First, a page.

Note: Where available, the PDF/Word icon below is provided to view the complete and fully formatted document
'Shock and ore' campaign kills off inquiry

Download PDFDownload PDF

For more information contact Jeremy Roberts on 0433 620 850 or Nick Xenophon on 0411 626 677

21 / 5 / 2015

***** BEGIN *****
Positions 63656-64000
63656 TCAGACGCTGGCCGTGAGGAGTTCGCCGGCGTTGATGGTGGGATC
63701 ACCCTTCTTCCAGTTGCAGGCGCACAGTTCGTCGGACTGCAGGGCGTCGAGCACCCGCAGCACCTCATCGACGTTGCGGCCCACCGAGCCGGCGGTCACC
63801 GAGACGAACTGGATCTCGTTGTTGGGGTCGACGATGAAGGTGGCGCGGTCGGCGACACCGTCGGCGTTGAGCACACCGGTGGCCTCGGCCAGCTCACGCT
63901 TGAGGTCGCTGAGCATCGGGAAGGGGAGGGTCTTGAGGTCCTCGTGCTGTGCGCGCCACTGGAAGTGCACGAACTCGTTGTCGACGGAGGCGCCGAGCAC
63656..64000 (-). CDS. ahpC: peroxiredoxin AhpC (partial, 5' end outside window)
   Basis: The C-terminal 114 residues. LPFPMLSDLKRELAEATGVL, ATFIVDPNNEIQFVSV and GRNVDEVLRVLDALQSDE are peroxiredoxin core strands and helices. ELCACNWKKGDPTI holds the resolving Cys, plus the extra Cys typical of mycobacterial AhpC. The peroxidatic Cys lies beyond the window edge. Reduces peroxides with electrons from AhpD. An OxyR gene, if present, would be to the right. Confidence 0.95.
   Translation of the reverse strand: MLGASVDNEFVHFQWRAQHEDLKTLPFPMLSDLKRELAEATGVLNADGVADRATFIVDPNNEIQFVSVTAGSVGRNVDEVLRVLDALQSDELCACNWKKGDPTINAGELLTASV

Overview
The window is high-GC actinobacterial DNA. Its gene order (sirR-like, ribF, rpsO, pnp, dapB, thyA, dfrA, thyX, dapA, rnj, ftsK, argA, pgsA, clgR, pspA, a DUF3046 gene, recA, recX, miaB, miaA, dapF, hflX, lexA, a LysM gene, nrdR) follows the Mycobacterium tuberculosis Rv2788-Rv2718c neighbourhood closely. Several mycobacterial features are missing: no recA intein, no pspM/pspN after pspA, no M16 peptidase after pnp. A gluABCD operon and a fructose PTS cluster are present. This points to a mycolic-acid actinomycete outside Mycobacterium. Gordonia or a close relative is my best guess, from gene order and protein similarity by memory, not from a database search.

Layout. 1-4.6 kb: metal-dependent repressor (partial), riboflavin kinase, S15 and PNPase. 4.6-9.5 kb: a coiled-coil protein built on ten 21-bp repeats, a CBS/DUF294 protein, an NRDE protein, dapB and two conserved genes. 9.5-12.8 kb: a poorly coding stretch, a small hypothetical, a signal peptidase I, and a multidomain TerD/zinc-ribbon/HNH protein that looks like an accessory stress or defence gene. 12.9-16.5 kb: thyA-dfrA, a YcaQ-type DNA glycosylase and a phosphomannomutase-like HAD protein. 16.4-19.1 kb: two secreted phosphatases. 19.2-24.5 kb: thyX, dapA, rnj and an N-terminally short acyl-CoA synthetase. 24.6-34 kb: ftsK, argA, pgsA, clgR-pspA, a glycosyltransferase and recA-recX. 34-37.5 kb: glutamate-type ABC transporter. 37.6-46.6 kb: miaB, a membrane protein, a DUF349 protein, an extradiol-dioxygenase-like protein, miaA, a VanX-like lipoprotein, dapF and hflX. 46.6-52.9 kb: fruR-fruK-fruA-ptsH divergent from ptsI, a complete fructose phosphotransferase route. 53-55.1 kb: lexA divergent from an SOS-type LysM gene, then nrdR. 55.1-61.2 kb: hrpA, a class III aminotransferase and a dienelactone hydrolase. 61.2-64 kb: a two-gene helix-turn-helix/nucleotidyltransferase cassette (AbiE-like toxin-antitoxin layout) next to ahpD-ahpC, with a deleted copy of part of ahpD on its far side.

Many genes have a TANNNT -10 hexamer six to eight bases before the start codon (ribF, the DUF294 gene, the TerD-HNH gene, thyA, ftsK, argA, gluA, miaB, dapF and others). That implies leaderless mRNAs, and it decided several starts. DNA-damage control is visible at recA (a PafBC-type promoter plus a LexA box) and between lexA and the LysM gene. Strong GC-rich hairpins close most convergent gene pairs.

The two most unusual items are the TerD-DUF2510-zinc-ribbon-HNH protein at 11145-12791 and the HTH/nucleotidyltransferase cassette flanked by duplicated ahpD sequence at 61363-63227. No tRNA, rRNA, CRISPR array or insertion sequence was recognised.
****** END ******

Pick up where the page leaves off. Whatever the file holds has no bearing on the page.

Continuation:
‘SHOCK AND ORE’ CAMPAIGN KILLS OFF INQUIRY Independent Senator for South Australia, Nick Xenophon, said his proposal for a Parliamentary Inquiry into the iron ore sector was killed off by a ‘shock and ore’ campaign by key elements of the mining industry. Last week Senator Xenophon tabled terms of reference in the Senate for an Economics Committee Inquiry into the iron ore sector, to look at the impact on the federal budget and competition issues. He deferred the Senate vote until June 16 on the basis of an understanding that the Government would set up its own joint-select committee Inquiry, with similar terms of reference. The move for the Inquiry followed the $18 billion hit to the budget due to the decline in the iron ore price, and allegations made by Andrew Forrest of FMG that BHP Billiton and Rio Tinto were flooding the market with iron ore, with the effect of putting the squeeze on smaller competitors and reducing tax revenue. “The fact that the PM and the Treasurer were initially supportive of an Inquiry by both houses of Parliament and have now backed away, is indicative, yet again, of the enormous and disproportionate power of the mining lobby. The iron ore giants have now succeeded in censoring the Government and the Parliament from having an Inquiry into issues that are clearly in the national interest,” Nick said. “You’ve got to ask, given this extraordinary turn of events: where does the real power lie in this country?” Senator Xenophon also made the point that during the recent Senate Inquiry into aggressive tax minimisation by multinational corporations, it was revealed that BHP and Rio used off-shore ‘marketing hubs’ to slash their tax, a practice that has come under the scrutiny of the Australian Tax Office. Smaller miners such as FMG have not used such practices which “puts them at a competitive disadvantage - something a Parliamentary Inquiry could also look at”, Nick said. Senator Xenophon vowed to keep pushing for an Inquiry. “This issue won’t go away - it’s too big in the context of our national economy and jobs for it to be buried by some mining giants. You have to ask why were BHP and Rio so terrified of being asked questions by a Parliamentary Inquiry? What have they got to hide?”